But just for a moment, I allow myself to wonder, to picture what our lives would have been like without this disorder.
What if there had been no frustration, no tantrums, no insidious, unpredictable rages.
What if his urge for repetition, that obsessive need for an order indiscernible to anyone else’s eye, were destroyed.
What if he had a true friend.
What if he could talk.
And I stop myself there as I always do, because after all these years, even in my mind, I still cannot hear his voice.
I mechanically begin to help Jeff forage for our stuff, abort my musings, and after a brief unplanned detour through the women’s changing room, which may be the most titillating event of my husband’s entire week, we resume our seats near the flatscreen. I have just enough time to tell my husband to watch tv so I can finish the last pages of my novel when the nurse is through the door, telling us he did beautifully, remains unconscious, but we are welcome to see him.
I hitch up our bags and cross the waiting area one last time, and stride into the hushed hum of recovery. Justin wakes up wild as I’d been told he and every other child does, but eventually, with our ministrations, he calms down. When I ask if we can take him home our assigned nurse asks us if he’s 80% back to normal, and hit with yet the second loaded word of the day, I simply smile and shake my head yes. Together we manage to strap him back into the stroller and return to our car, then slide him into his restraints. I climb in next to him, wedge myself in tightly between my oldest son and my youngest son’s car seat. He is whimpering but fairly complacent, and uncharacteristically still. He lets me take his hand, and permits my other to cup one of his ears while I press its mate against my shoulder. He actually turns his head slightly and raises it to kiss my cheek in one of his common gestures of gratitude, then settles back into my embrace. We remain this way throughout our journey, he, I’m certain, lost in the discomfort of his adventure, and me, lost in thought.
August 4, 2010
“No Justin, we have to share” I implore my oldest son, who has become captivated by a plastic stove whose coils light up on command, a kitchen appliance a young girl is currently playing with and loathe to relinquish. I quickly close the space between us and gently remove my son’s hand, and he acquiesces, turning his attention to a large truck which not only sports giant wheels to spin, but has the added bonus of expressing an exceptionally fun sound when he presses on the top of the cab. This is the first conflict we’ve had in our ten minute sojourn in the ear, nose and throat specialist’s waiting room, and since it’s packed, I’m grateful it has gone this well. Hell, after our last visit to the shrink, I’m just grateful there IS a waiting room. Sadly, it doesn’t take much to make me happy these days.
In my haste to avert Armegeddon I’ve knocked my purse to the floor, and I quickly replace it to its appointed chair, then turn around to see what Justin’s up to now. I see he has situated himself on the floor near two other girls, truck in hand, blithely ignoring both of them. I notice that one of the children is repeatedly saying “hi” to him with a quizzical look on her face, and I quickly summon my best Olympic sprint over to where they’re sitting to explain to her that Justin’s not being rude, he just can’t talk. In my pre-child days I was fond of saying I could tolerate any kind of child as long as I didn’t raise a snob or a brat, and I feel I owe this clearly sweet girl an explanation. I won’t be party to her first male rejection.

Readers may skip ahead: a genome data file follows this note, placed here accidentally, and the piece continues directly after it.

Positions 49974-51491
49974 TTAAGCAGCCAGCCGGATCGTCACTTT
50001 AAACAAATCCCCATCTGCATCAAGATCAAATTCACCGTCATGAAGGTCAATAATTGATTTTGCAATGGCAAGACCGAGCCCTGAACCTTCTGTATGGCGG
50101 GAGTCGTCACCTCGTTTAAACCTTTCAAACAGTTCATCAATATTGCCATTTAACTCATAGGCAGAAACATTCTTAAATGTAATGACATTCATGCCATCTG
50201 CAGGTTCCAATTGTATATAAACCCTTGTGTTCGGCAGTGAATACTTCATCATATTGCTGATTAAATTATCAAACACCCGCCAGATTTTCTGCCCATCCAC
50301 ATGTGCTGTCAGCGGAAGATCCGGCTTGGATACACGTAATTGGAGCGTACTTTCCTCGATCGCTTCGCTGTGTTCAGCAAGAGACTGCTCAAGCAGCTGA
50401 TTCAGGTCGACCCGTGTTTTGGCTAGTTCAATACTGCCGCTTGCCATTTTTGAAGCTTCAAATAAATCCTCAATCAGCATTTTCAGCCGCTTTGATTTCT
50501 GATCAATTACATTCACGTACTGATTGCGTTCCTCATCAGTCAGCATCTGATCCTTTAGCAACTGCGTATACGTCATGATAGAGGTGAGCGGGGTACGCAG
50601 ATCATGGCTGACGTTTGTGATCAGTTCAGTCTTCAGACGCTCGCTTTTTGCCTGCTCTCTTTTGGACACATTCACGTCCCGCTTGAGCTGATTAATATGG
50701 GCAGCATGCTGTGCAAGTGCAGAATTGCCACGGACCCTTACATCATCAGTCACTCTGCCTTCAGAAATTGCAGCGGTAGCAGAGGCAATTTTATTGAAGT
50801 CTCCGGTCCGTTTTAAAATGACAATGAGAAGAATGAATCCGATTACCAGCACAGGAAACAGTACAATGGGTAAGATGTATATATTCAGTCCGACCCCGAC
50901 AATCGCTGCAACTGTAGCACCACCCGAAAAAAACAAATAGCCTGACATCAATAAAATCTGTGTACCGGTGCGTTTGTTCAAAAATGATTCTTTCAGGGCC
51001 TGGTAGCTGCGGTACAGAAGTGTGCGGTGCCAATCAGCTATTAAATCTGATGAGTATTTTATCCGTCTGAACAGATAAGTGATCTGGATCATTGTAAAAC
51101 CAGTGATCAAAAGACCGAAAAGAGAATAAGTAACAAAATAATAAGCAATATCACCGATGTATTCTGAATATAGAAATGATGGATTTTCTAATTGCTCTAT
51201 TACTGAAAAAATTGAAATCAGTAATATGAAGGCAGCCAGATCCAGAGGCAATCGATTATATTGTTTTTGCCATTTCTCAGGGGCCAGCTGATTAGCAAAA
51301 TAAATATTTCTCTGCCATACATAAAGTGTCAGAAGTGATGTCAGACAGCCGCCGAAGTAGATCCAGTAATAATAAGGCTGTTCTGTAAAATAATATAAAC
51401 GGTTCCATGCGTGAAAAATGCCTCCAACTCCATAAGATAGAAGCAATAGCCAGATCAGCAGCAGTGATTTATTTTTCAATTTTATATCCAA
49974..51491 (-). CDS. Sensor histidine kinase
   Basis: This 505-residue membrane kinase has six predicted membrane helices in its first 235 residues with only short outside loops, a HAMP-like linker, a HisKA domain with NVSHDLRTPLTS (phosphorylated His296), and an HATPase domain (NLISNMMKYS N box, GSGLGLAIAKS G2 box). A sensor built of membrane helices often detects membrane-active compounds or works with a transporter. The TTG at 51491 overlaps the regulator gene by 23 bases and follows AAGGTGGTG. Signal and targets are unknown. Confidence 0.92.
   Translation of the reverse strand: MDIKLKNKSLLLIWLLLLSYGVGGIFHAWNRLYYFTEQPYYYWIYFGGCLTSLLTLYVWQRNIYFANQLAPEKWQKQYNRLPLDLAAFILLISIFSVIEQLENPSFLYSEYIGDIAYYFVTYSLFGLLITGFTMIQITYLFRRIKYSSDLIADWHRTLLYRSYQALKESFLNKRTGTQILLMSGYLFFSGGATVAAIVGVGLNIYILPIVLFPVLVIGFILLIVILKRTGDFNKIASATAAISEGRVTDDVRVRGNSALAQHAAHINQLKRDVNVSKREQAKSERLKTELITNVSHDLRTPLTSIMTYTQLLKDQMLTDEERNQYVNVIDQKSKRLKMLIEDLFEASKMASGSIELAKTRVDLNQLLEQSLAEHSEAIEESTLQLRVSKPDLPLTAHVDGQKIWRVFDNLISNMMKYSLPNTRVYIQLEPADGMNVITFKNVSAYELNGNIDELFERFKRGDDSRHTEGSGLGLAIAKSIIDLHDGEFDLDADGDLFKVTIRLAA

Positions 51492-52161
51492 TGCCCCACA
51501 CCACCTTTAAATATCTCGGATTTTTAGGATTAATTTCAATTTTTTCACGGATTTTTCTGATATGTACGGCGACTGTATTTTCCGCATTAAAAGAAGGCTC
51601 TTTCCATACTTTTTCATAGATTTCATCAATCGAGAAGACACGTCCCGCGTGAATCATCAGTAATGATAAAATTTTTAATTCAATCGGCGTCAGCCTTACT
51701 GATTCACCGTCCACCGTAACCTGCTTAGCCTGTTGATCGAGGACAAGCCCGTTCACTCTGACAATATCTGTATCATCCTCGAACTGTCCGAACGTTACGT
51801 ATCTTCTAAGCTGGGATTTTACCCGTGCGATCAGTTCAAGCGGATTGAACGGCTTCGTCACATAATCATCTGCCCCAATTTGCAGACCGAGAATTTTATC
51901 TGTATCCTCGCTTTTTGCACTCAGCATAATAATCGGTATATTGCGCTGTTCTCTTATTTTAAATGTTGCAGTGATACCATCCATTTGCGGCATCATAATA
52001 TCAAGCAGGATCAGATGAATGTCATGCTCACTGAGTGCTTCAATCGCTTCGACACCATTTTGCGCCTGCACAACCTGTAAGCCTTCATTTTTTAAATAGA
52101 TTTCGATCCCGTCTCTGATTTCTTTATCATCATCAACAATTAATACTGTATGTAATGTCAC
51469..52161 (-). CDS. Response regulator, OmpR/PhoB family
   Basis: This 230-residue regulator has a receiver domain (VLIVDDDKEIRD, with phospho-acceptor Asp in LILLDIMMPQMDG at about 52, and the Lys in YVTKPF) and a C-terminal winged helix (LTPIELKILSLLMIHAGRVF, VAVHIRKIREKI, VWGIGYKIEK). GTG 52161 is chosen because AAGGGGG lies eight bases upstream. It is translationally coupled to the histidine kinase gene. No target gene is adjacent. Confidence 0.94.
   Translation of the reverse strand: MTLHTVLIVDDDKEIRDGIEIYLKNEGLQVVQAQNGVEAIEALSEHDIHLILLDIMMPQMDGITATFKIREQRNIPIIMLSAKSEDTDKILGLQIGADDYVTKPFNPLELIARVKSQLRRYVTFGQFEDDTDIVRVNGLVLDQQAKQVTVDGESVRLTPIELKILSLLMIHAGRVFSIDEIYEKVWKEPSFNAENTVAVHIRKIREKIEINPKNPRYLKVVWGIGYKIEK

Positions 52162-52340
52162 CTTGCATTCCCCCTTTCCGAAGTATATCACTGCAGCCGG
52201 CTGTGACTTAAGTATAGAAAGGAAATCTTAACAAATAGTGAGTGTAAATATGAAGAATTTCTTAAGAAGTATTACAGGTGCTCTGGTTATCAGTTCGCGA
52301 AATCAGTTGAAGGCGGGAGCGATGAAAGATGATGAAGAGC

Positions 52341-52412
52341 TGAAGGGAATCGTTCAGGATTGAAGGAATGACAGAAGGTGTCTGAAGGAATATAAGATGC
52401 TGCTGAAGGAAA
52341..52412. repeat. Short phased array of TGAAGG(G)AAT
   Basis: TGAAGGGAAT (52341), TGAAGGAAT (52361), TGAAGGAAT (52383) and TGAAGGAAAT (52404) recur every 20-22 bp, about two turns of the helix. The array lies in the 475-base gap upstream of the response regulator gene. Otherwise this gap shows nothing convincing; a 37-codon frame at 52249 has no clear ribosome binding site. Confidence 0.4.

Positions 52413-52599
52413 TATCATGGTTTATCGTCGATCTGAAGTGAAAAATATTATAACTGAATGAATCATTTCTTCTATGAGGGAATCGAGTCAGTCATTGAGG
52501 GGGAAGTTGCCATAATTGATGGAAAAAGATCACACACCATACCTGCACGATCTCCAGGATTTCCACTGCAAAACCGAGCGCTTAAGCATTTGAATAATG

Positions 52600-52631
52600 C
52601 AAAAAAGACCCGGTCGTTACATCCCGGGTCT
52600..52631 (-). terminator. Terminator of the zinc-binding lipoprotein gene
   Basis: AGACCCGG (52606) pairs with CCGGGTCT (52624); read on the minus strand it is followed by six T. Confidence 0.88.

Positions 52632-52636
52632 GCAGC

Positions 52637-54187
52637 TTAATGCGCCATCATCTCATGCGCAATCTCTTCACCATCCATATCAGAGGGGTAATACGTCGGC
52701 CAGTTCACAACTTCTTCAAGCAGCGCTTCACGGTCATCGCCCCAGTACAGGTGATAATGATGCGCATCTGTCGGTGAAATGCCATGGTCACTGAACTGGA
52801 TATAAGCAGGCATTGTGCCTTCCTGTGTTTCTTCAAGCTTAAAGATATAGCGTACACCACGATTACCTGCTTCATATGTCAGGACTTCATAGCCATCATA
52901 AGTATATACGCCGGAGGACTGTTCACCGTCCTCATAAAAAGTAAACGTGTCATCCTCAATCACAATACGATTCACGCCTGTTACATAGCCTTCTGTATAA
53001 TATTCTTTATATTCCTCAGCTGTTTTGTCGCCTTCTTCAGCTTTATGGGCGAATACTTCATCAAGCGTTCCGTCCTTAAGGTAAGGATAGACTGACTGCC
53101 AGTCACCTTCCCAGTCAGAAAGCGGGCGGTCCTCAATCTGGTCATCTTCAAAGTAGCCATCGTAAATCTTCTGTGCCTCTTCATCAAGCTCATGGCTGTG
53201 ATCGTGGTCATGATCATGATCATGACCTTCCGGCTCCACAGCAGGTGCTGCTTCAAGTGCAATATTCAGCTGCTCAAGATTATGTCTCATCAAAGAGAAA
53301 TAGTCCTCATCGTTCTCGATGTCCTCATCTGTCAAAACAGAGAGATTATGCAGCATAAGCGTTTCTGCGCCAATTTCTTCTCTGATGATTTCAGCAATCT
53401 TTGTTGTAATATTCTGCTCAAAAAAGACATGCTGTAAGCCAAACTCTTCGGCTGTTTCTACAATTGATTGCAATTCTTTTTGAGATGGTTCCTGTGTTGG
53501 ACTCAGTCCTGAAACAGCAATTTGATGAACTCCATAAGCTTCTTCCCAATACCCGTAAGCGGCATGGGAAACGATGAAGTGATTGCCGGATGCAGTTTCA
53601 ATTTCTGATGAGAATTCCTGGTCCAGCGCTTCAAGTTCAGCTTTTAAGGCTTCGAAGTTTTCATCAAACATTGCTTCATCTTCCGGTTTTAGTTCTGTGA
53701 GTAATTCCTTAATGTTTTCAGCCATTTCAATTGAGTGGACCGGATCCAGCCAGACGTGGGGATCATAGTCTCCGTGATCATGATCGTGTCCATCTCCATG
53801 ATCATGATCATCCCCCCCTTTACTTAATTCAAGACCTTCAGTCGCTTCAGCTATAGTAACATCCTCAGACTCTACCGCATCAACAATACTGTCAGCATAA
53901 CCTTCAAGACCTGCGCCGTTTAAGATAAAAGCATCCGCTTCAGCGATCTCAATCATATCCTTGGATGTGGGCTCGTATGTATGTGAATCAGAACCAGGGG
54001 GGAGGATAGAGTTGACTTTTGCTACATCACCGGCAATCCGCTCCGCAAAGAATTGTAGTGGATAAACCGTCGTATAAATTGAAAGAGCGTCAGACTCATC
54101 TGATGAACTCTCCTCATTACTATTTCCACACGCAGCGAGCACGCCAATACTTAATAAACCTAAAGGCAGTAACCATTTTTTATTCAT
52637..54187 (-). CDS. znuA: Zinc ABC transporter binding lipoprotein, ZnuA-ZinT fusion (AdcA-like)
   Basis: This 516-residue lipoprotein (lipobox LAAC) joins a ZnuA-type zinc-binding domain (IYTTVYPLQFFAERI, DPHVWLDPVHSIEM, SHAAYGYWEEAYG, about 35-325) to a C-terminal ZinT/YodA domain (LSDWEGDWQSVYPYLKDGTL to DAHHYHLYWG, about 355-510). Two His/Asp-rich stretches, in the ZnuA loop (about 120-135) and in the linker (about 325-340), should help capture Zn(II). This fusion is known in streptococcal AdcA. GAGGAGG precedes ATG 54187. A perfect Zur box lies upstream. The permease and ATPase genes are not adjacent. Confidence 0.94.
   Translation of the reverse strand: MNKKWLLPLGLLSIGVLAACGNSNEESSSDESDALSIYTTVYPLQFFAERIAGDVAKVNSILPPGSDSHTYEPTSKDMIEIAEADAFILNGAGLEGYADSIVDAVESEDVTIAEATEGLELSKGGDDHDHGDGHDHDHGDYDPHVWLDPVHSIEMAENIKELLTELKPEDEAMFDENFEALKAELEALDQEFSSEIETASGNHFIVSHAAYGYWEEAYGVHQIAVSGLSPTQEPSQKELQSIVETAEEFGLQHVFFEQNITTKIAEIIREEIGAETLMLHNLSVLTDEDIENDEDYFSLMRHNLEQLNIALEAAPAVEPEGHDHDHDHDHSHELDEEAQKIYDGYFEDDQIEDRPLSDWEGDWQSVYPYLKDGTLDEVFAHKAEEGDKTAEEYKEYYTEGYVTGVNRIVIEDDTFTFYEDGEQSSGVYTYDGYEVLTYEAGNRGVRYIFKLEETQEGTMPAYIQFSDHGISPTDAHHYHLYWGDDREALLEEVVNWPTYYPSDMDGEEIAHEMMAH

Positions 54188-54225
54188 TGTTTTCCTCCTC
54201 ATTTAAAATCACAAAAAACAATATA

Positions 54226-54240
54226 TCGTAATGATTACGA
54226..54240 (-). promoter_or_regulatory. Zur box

I reach my destination, crouch down to the floor and say “hi, my name is Kim, this is Justin. He’s not ignoring you, he just has autism and can’t talk”. Inwardly I’m thinking, ‘sure, it’s JUST autism, no big deal honey’, but truly it would be inappropriate to burden this child with all the disorder’s fun manifestations. After all, she looks to be about six years old, and is enthralled with a semi-clad Barbie she’s waving around a bit dangerously. I remind myself she doesn’t require all the details, she just needs to know in this instance it really isn’t her, it’s him.
“Why can’t he talk?” she replies. Oh sweetheart, if I could answer that question, I could buy you every Barbie in town AND the dream house. Then you would never need Ken.
Instead, I respond “Sometimes children with autism can’t talk. He has a computer that speaks for him.”
She looks at me skeptically to see if I’m putting her on, then asks, “do you always know what he wants?”, and I think to myself, well THAT’S a loaded question, but I maturely reply “yes, I usually do”. The miracle is, that’s actually the truth.
She lays Barbie carefully in her lap, looks at me again and says “he really uses a computer and he never has to talk?” I assure her she understood me correctly. I can literally see the wheels turning in her brain as she contemplates this information. A few seconds later she turns her face up to me, smiles and says “If I had me one of those I wouldn’t have to talk all day either. That’s cool. He’s cool”, and she smiles and turns back to her companion. I remind myself I’m in a waiting room of parents, and I should resist the urge to hug her. I almost lose the battle.
The best part of this experience is I’m not surprised by her reaction, happy, but not surprised. This is the attitude most of my students had in regards to children with disabilities when I taught in Virginia, and her response was commensurate with most of the conversations I have here in Jersey with children who are curious about Justin and his silence. Acceptance of him has become the status quo. I silently thank the generations before me who worked so diligently to create this bridge of understanding, and the teachers and parents of my own who continue to foster it. It is a beautiful thing to behold. Today, not only did my son try a lollypop for the first time as he made his exit, he had the good fortune to be dubbed “cool” by a peer.
Don’t get me wrong. Things aren’t perfect for him, or for our family, by any means. But these little moments, these brief but profound connections, help immeasurably. And for once, as I leave a doctor’s office, I am satisfied.